By Titilope Fadare
The World AIDS Day is an annual global event celebrated every December 1 by government organizations, NGOs, civil society groups and other health officials since 1988. The aim is to create increased awareness of HIV/AIDS and issues around its treatment and prevention etc.
The theme for this year is COMMUNITIES MAKE THE DIFFERENCE. For Nigeria, this year’s celebration is remarkable record following results released in March 14, 2019. According to Nigeria HIV/AIDS Indicator and Impact Survey (NAILLS) 2018, it was indicated that a national HIV prevalence among adults aged 15-49 years dropped from 2.8% to 1.4% while that of persons aged 0-14 is 0.1per cent.
The survey was conducted by the Nigerian government with the support of the US President’s Emergency Plan for AIDS Relief (PEPFAR) through the US Centre for Disease Control (CDC) and the US Agency for International Development (USAID) and other development partners. Recently, Nigeria launched was the revised National HIV and AIDS Strategic Framework 2019–2021 which guides the country’s future response to the epidemic.
While these appear to be a huge milestone achieved, UNAIDS and the National Agency for the Control of AIDS (NACA) estimate that there are 1.9 million people living with HIV in Nigeria. An article compiled by Avert titled ‘HIV and AIDS in Nigeria’ in 2018 detail harrowing tales on the status of the virus in the country.
At the National level, budgetary allocations to NACA have tremendously increased over the years. In 2015, N2,782,195,433 was set aside for the agency. The 2016 budget was almost doubled from the previous year as N4,207,757,600 was included for the agency in the year’s appropriations act. N4,576,225,680 was approved for the agency in 2017 budget. A slight decrease is observed in the agency’s 2018 allocation as N4,533,501,678 was earmarked. Close to N2 billion was added to NACA’s 2019 budget as its allocation was pegged at N6,705,107,443.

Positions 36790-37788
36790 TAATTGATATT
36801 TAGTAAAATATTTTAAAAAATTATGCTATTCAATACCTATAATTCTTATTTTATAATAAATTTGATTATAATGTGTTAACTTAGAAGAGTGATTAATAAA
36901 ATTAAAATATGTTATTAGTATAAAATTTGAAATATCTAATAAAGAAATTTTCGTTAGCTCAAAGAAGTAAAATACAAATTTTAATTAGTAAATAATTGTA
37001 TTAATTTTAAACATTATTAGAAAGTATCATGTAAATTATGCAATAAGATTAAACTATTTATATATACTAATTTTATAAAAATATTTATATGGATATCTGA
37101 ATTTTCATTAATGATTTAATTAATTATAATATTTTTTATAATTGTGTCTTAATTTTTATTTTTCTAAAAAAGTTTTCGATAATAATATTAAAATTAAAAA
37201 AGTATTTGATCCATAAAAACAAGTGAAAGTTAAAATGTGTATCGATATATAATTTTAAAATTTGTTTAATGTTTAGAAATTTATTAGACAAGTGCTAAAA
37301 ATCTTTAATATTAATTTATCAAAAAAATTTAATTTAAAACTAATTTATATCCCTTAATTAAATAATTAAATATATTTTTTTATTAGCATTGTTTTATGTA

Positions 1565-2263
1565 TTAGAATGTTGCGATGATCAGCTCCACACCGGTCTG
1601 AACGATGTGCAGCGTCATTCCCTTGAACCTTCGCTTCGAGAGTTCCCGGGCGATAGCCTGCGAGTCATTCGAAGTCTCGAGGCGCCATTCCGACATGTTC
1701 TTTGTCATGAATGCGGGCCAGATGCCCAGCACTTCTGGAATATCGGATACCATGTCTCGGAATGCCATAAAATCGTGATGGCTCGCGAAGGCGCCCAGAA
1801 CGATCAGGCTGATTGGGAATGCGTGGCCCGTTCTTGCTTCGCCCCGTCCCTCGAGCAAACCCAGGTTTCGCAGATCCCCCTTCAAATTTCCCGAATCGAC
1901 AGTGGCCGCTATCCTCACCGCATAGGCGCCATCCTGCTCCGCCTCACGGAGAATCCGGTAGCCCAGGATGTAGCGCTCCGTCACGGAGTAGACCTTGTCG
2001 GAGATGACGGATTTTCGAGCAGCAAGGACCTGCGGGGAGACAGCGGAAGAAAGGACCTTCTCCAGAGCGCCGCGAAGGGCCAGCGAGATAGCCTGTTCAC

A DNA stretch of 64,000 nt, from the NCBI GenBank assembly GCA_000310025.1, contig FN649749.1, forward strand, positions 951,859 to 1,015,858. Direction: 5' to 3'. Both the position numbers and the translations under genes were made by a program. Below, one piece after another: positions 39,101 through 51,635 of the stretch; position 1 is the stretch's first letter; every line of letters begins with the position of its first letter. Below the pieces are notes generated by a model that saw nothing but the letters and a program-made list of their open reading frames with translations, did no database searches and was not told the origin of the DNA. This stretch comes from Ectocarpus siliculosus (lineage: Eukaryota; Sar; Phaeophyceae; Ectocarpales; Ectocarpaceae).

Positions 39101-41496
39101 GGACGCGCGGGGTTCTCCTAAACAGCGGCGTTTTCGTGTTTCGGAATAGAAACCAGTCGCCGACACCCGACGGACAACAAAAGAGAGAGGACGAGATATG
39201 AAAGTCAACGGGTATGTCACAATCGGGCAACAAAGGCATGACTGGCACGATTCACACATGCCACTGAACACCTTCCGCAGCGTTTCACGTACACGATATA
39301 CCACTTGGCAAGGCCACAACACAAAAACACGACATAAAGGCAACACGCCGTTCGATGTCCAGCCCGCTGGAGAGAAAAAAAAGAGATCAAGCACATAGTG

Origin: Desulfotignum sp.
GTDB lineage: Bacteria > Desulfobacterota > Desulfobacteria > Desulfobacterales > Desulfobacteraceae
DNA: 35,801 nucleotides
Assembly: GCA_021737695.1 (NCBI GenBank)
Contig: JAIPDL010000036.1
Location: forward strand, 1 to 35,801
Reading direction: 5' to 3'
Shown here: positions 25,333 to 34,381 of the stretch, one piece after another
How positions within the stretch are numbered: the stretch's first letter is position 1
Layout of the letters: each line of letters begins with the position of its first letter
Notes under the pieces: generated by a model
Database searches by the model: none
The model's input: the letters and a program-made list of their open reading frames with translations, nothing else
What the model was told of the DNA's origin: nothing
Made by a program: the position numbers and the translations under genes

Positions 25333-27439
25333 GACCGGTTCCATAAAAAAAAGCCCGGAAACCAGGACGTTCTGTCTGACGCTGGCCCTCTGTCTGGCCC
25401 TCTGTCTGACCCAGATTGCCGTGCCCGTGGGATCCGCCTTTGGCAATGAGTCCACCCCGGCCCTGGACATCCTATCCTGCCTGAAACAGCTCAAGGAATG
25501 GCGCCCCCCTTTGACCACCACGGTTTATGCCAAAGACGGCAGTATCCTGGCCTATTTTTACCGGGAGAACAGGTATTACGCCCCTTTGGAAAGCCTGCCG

In spite of these allocations to the agency, paltry sums have been released thus far evident in low disbursements of capital expenditure across all Ministries, Departments and Agencies. The U.S. Embassy Charge d’affaires, David Young charged the Nigerian government to own and invest in the country’s HIV response to ensure sustainability.
Other barriers cut across several platforms. One of which is culture due to prevailing female genital mutilation, widowhood rites, Girl child marriage in the northern part of the country among others.
On the legal front, although there is an anti-discrimination law protecting those living with the virus and necessitating HIV testing, UNAIDS in 2016 reported that the situation remains the same as 21% of people living with HIV disclose denied access to health services due to their status.
With the aforementioned challenges addressed and ongoing initiatives like the Saving One Million Lives project (SOML) and the Basic Health Care Provision Fund (BHCPF), health experts believe it will chart the course in achieving the desired results.
At the legislative level, each lawmaker should undertake constituency awareness campaigns in their localities to sensitize citizens across the nation.
Despite efforts to curb the virus, initial challenges remain. Avert highlighted several issues that have been neglected thus far which has hampered expected improvements.
Top on the list is the inadequate involvement of Civil Society Organisations (CSOs) in decision-making roles despite playing a key role in service delivery and HIV education.
Even in the formulation of the National Strategic Framework, civil society input was not sought according to African Commission as there is no civil society forum.
Funding has also been a huge shortfall in achieving the required goal to curb the spread of the virus even as the majority of funds come from international donors, the report stated.